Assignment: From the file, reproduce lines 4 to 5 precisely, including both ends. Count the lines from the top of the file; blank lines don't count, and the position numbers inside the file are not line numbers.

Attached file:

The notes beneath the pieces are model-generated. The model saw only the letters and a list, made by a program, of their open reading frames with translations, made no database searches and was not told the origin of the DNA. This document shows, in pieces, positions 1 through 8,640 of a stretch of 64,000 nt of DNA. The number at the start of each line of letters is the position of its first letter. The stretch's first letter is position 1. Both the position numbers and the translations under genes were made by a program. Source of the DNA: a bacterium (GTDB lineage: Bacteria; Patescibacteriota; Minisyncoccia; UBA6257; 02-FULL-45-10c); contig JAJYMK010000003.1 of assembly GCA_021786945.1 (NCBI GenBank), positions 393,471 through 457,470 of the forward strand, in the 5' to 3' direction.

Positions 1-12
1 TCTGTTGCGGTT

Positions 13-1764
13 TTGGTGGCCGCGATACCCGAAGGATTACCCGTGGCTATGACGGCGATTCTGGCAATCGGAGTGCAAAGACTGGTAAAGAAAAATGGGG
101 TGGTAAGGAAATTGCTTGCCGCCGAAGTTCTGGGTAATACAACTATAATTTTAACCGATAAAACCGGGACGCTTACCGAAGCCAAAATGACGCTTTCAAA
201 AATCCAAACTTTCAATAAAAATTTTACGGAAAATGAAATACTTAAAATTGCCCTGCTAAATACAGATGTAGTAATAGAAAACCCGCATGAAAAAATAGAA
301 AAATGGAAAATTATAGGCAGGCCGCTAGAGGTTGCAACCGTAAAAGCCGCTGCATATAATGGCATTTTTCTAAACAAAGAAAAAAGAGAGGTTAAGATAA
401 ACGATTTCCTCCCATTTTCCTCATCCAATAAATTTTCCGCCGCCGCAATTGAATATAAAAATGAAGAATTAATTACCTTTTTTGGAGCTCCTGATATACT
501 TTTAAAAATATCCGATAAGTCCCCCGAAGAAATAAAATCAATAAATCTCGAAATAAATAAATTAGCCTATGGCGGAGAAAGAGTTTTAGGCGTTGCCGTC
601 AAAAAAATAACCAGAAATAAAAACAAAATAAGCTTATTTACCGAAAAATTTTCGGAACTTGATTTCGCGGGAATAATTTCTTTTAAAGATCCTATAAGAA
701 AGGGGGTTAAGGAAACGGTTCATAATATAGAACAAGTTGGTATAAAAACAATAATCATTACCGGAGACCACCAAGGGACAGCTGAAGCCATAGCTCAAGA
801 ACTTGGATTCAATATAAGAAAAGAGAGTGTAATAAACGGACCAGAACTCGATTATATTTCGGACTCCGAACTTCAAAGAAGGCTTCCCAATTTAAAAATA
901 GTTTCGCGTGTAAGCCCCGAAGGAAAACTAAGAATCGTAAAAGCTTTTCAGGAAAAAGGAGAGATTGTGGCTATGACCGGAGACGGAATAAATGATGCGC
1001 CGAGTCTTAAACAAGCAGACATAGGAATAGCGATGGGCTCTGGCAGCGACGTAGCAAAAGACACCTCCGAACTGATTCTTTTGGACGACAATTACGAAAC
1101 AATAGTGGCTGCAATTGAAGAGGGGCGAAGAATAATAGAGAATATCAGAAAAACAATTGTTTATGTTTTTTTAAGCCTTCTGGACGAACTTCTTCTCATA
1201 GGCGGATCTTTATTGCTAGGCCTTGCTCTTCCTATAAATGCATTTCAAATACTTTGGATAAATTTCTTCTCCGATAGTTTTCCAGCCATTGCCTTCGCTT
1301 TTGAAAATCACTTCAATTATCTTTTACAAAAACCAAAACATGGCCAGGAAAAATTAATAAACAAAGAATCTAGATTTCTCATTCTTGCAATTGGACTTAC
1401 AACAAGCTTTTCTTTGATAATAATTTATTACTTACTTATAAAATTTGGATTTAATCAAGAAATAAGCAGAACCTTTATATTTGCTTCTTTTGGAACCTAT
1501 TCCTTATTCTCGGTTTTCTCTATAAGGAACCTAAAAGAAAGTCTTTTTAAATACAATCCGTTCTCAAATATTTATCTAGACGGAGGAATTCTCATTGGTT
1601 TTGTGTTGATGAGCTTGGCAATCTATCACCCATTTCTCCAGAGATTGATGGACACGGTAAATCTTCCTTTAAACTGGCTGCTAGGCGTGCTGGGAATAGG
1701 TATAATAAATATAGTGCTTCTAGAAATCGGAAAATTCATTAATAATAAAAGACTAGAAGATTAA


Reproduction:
Positions 13-1764
13 TTGGTGGCCGCGATACCCGAAGGATTACCCGTGGCTATGACGGCGATTCTGGCAATCGGAGTGCAAAGACTGGTAAAGAAAAATGGGG